HURRICANE — Some people seem to be born with a sense of their own destiny. With a knowledge that they were designed for a special purpose.
That they were born to shine.
Sophie Slack of Hurricane, West Virginia, is one of those people.
In her young 17 years, Sophie has hobnobbed with political leaders and congressmen. Chatted to TV news broadcasters. Spoken at city council meetings.
And on Saturday, Sept. 18, Sophie will shine even brighter, on the big screen. The really big screen.
On a Jumbotron in New York City’s Times Square, Sophie will be nationally recognized as a grand marshal of the National Down Syndrome Society’s New York City Buddy Walk.
Every year since 1995, Buddy Walks have taken place in cities around the country to promote acceptance and inclusion of people with Down syndrome and to raise funds for NDSS incentives.
Being chosen as one of this year’s two grand marshals is a huge honor for Sophie, who has been advocating for herself and others like her for many years.
“Sophie had applied to have her picture featured in the NYC Buddy Walk Video,” her dad Steve Slack explains, “but being chosen a grand marshal came as a complete surprise!”
Steve adds, “We were told that Sophie was chosen because of her work as a self-advocate and because of her achievements.”
That knack of hers to shine no matter what it is she is doing.
A junior at Hurricane High, Sophie has been advocating for disability issues for years already. She has met personally with the likes of Sens. Shelley Moore Capito, R-WV; Chuck Schumer, D-N.Y.; and Ted Cruz, R-Texas. She has supported the creation of ABLE savings accounts for people with disabilities.
“This summer Sophie filmed a national video about ABLE Accounts,” Steve says. “These accounts are not taxed and allow the owners of the accounts to have more than $2,000 in savings to be used for qualified expenses. This allows people to be able to save and have money to spend on their dreams while not having their SSI, Medicaid, and other expenses affected.”
He adds, “It is an opportunity for people with disabilities to have more independence.”
Steve, an accountant by day, spends a lot of his free time advocating for more independence for people with Down syndrome. He is a frequent speaker about disabilities on college campuses, in government meetings, at police departments, and before the press.
“I am a DS Ambassador with the National Down Syndrome Society, a Policy and Advocacy Committee member, and a member of its Inclusive Education Task Force,” Steve says. “I am also a part of the Country Roads Program at WVU.”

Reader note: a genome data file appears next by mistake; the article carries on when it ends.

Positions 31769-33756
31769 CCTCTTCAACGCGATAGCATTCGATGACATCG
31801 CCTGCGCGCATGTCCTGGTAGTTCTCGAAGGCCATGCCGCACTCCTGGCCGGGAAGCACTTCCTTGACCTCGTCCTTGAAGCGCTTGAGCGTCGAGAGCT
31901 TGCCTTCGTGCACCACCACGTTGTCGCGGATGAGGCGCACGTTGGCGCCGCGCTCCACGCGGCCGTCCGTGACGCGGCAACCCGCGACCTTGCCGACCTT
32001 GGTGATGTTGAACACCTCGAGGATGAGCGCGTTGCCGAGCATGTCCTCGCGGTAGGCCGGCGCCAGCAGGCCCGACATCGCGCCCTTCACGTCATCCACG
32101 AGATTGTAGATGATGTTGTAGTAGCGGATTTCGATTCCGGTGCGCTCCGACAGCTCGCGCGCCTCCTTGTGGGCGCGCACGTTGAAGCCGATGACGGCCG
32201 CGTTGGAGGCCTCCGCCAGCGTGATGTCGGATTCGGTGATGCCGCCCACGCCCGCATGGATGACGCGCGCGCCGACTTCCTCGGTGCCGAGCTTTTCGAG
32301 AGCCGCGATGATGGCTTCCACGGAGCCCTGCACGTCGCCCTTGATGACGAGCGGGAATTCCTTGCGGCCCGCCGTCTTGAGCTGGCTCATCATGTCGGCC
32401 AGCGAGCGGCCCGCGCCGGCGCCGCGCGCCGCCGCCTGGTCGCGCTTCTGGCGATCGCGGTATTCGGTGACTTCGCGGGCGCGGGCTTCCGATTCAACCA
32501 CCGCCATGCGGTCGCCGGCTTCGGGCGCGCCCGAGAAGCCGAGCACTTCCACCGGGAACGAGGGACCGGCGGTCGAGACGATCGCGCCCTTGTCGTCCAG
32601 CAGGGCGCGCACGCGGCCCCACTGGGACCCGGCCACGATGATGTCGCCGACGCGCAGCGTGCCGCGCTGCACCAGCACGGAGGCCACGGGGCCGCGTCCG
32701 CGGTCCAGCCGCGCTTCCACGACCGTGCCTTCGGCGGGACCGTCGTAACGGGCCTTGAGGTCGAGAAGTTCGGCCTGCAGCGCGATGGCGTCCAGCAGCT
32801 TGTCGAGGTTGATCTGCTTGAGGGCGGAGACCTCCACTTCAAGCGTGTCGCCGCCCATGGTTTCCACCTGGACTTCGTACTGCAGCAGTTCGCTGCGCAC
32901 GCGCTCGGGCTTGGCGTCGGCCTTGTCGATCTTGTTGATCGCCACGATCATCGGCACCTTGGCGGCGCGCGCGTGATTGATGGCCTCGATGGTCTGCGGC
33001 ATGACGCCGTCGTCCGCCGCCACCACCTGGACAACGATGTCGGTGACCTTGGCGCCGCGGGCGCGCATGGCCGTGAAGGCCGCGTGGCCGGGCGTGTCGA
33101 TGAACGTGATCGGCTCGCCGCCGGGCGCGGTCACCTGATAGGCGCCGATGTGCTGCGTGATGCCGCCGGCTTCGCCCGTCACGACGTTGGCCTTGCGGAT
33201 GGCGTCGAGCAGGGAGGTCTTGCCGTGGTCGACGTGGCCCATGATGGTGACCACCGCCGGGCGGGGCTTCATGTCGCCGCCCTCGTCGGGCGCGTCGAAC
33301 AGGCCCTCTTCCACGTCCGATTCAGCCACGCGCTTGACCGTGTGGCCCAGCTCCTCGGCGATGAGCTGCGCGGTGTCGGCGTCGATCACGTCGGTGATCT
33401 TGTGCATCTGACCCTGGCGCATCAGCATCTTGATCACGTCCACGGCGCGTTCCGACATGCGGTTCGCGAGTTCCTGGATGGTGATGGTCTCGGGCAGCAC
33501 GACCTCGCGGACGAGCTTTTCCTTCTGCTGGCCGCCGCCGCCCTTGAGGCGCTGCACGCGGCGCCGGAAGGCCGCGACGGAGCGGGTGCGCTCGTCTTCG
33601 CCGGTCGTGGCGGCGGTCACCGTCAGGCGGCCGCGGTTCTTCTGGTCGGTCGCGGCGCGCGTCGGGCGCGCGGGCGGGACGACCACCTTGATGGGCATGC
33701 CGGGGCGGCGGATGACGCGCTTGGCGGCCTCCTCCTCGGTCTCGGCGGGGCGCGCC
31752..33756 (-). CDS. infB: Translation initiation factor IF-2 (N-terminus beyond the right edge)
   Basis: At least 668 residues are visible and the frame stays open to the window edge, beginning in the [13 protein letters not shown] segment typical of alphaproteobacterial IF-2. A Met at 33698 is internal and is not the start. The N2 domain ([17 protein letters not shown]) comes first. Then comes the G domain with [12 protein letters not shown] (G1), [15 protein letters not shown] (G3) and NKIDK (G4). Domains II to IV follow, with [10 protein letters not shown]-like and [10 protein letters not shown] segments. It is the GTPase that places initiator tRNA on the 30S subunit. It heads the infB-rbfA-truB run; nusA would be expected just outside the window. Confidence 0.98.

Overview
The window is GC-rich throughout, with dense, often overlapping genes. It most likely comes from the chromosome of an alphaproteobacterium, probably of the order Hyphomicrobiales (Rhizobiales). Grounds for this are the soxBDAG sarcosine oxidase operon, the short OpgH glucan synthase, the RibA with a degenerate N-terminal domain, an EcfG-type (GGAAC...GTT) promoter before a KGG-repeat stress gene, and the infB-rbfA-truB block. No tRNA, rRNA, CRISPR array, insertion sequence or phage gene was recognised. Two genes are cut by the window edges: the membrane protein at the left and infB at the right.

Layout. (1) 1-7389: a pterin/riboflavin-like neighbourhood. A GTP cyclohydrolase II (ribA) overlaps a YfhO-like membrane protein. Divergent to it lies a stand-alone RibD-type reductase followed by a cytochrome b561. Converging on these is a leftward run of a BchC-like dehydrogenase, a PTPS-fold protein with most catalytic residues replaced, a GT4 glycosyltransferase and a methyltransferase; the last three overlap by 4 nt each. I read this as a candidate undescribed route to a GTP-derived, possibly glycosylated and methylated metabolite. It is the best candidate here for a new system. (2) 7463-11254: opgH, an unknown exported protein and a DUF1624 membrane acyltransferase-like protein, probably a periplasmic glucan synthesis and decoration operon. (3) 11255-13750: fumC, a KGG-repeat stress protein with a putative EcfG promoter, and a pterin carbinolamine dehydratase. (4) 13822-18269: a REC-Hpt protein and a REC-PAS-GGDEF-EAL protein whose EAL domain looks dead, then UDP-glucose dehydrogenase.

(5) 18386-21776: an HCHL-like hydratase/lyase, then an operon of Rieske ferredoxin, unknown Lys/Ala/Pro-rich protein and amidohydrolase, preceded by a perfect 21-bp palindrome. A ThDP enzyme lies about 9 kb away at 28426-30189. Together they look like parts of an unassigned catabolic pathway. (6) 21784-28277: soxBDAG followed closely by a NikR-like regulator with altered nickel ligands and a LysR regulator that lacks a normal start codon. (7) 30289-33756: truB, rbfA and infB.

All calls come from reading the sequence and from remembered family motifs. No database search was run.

Like father, like daughter, then, in advocacy work.
Both Steve and Sophie have participated in Buddy Walks since the latter’s birth, traveling to New York City and Washington, D.C., several times over the years.
Since this year’s walk is virtual, the Slack family plans to gather with friends at Beech Fork Lake on the afternoon of Sept. 18.
Prior to that, from 9:30-10:30 that morning, they will have watched an online video presentation of 500 individuals with Down syndrome who represent the 50 states. Sophie’s photo will be in that presentation. Then at 10:30, Sophie’s grand marshal video will start streaming across a Times Square jumbotron…and across the NDSS Facebook page and YouTube channel so families across the country can tune in.
Sophie and her family can’t wait for the big day.
“I was so proud of Sophie,” Steve admits. “She worked hard to help write her speech for the video. She chose everything that was included in it. Sophie was such a trooper and very serious about filming the whole time.”
For such a young person, Sophie takes many things in life seriously.
Like her love for science and math, which led to her meeting her hero Kathryn Johnson before Johnson’s death.
Or her membership on the Putnam Area Robotics Team (PART). Sophie is the first person in West Virginia with Down syndrome to be a member of a school robotics team.
“A wonderful teacher at Hurricane Middle School, Terri Myers, told Sophie that she could do anything she put her mind to,” Steve recalls. “That lesson has stuck with her to this day.”
So whether she’s identifying planets and stars on her nightly walks with her dad or whether she’s practicing French conversation skills with her teachers and classmates, Sophie Slack keeps shining. Shining with that sense of purpose and destiny she seems to have been born with.
“Sophie believes that we are all working together to make the world full of inclusion,” Steve Slack says, “and I believe she is right.”